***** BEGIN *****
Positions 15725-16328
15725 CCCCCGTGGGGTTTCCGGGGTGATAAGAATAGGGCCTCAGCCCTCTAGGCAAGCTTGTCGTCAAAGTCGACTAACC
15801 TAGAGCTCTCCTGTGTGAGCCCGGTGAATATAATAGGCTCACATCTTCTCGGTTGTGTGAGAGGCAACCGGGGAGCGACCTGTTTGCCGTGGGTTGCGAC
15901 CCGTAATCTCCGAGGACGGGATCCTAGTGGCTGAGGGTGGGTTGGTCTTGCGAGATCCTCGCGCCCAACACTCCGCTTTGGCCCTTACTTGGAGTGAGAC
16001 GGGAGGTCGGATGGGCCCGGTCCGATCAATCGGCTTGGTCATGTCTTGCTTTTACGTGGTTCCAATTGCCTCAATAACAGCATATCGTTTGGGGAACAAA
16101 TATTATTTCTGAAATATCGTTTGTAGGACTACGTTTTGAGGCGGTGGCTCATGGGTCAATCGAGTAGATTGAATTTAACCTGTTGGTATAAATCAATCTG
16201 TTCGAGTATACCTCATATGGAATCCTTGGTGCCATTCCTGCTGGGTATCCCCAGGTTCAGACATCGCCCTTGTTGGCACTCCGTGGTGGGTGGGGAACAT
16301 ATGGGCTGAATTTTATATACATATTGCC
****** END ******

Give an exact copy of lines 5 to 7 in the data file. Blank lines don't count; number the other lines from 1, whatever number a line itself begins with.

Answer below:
16001 GGGAGGTCGGATGGGCCCGGTCCGATCAATCGGCTTGGTCATGTCTTGCTTTTACGTGGTTCCAATTGCCTCAATAACAGCATATCGTTTGGGGAACAAA
16101 TATTATTTCTGAAATATCGTTTGTAGGACTACGTTTTGAGGCGGTGGCTCATGGGTCAATCGAGTAGATTGAATTTAACCTGTTGGTATAAATCAATCTG
16201 TTCGAGTATACCTCATATGGAATCCTTGGTGCCATTCCTGCTGGGTATCCCCAGGTTCAGACATCGCCCTTGTTGGCACTCCGTGGTGGGTGGGGAACAT